The one about the duckling I hid in my cleavage.

You know that moment?

The one that comes when you are trying desperately to be professional?

To pass for a calm, cool, collected businessperson?  Perhaps while you’re at a bank, finishing a nearing six-figure aircraft deal, providing closing instructions to a banker on behalf of your client?

And then the wild duckling that you have hidden in your cleavage starts peeping?

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That’s us.  In the bank.

Don’t you just hate that? Continue reading “The one about the duckling I hid in my cleavage.”

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Take Me Home Country Roads

My commute to the office usually takes about twenty-five minutes.  It’s two-lane, country driving the entire way along one of the Illinois’ River Roads.  My landmarks as I drive are a railroad crossing, a bald eagle nest, and a couple of roadside picnic benches.  There usually isn’t much traffic, but you do have to watch for deer.  Especially during the rut.

This time of year, I watch for turtles.  So far, I’ve stopped and given a crossing assist to five of them, parking along the roadside with my hazards flashing.  (Only one peed on me…but that’s a different story.) Continue reading “Take Me Home Country Roads”

Spring

I just found hay in my hair, a memento from the time I spent in the horse field this afternoon lying on my back in what remained of a round bale. It’s sixty degrees.  Just a few days ago, there was snow on the ground.  Spring is like that here.

Unpredictable.

Fickle.

Unruly.

(Not unlike my hair now that I think about it.) Continue reading “Spring”

Sitting in the Sacred

Earth’s crammed with heaven,
And every common bush afire with God;
But only he who sees, takes off his shoes,
The rest sit round it and pluck blackberries.
~Elizabeth Barrett Browning, Aurora Leigh

It’s still warm enough for crickets to chirp their song at the end of the day, but only just.  Our fall colors are still flirting with the green of summer.  Fall happens slowly here.  You almost miss it, sandwiched between our Midwestern summers and winters which compete every year to be fiercer than the other.  Fall is quiet.  Unlike the famous colors out east, our colors don’t come all at once.   We entertain shades of gold and green and red in the same moment.  Oranges like pumpkins.  Scarlet like the lips of emboldened women.  Yellow leaves reminiscent of gold jewelry worn to be noticed and envied.  All of this beside the slow trees that cling to their chlorophyll, still green into November.  Even lovelier for their slow and steady, almost cautious, pace.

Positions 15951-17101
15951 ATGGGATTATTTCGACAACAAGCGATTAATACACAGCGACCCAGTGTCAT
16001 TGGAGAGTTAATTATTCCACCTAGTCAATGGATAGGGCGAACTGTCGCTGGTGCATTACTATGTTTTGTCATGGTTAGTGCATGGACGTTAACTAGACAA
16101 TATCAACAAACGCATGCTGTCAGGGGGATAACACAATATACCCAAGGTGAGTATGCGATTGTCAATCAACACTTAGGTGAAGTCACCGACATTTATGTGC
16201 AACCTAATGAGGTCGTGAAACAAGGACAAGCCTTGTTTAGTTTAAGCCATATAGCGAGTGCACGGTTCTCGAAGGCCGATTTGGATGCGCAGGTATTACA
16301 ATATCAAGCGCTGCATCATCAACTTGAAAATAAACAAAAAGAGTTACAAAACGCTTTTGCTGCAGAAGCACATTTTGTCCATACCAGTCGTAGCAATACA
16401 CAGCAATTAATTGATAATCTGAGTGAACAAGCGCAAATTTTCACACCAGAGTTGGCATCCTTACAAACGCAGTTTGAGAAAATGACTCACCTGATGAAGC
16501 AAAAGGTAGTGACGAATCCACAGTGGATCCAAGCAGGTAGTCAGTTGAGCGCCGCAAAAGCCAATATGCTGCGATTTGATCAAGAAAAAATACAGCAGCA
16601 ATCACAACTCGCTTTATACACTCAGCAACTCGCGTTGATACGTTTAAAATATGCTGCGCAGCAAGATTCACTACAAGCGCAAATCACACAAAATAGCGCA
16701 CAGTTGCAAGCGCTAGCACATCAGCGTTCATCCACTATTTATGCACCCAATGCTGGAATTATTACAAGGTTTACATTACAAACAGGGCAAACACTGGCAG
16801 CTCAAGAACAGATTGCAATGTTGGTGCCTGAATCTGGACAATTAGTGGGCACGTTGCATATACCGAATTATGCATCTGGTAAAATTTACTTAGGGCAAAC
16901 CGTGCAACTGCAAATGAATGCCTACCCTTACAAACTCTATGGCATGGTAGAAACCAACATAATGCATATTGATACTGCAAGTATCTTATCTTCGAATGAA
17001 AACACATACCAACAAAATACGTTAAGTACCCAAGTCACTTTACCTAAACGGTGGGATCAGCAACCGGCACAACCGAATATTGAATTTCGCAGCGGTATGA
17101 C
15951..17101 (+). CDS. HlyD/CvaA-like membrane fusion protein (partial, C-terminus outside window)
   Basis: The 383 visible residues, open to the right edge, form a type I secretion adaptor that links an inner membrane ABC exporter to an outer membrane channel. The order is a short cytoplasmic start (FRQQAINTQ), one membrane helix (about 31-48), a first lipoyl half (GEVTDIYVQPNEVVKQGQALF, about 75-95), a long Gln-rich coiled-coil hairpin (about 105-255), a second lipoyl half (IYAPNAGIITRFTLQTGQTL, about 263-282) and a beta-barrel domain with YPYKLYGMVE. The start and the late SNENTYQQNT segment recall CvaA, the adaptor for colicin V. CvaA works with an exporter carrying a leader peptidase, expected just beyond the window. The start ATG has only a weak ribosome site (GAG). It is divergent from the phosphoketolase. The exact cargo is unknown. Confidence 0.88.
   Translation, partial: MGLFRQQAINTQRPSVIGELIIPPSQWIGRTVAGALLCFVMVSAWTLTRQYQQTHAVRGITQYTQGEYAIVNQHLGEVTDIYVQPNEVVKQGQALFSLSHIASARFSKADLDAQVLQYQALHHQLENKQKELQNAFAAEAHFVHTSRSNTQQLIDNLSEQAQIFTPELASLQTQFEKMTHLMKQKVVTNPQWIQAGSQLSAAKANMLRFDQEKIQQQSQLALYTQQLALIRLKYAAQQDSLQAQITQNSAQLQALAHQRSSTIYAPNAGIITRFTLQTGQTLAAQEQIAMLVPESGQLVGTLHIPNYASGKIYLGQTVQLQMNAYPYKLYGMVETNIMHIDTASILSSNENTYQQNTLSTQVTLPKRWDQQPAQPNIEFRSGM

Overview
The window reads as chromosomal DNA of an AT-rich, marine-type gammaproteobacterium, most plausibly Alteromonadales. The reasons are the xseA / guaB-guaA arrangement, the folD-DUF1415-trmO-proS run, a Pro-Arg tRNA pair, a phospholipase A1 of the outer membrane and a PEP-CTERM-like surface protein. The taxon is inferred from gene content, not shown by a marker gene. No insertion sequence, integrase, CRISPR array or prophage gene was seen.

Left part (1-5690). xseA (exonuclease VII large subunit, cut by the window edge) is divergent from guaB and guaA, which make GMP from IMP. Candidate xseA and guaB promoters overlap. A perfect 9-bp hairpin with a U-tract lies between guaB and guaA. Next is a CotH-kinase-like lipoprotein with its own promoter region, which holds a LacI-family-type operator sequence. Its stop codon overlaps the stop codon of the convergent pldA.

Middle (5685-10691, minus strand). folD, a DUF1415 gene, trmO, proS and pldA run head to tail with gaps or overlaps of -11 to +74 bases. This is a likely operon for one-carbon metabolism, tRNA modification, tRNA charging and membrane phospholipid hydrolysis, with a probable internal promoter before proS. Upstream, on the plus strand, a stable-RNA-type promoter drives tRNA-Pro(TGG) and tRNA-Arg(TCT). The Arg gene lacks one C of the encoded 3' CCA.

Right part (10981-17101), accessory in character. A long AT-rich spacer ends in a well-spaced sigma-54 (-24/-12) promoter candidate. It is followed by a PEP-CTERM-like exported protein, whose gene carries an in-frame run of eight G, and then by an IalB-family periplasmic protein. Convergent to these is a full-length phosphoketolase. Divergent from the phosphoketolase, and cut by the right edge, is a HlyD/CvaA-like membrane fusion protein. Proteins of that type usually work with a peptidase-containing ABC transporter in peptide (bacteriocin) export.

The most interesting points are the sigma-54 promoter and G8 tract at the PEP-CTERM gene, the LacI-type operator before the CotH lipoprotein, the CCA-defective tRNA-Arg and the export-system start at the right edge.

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Continue reading “Sitting in the Sacred”

Trees and Sunsets

I am the sort of person who has favorite trees.  I’ve always found trees to be a little bit magical, a piece of the past that roots into the future.  When I was a little girl, one of my favorite trees was the willow tree in our backyard (the namesake of our lane). Now, though I have many trees that I love, one of my absolute favorites is my backyard western pine.

Very few types of evergreen trees are actually native to Illinois.  If you see them here, it’s usually because they were planted, or perhaps their parent tree was planted.  They grow tall and lovely, and can rival the height of the native oaks and maples, but they don’t reach their true potential they way they would if they had rooted in their native soil. Continue reading “Trees and Sunsets”

Compassion in Tension

I was reading a post from LittleSunDog (one of my favorite wordpress bloggers) about small, sometimes unseen, acts of compassion.  She wrote about saving a butterfly from flying into a bonfire, deciding not to cut down an old tree because there was a family of squirrels living in it…that sort of thing.

And it got me thinking about life out here on the ranch.  We live out here at the intersection of wild and domestic.  The bulk of the property is woodland-with approximately 80 of Eagle Ridge’s 100 acres in forest-and, were we to let it be completely, it would reclaim this dwelling on the top of the hill in just a few years I think.

Living at the intersection of wild and domestic creates a certain tension: we struggle to care for the wildness while at the same time guarding against it.  And it can be very difficult to know where to draw the line. Continue reading “Compassion in Tension”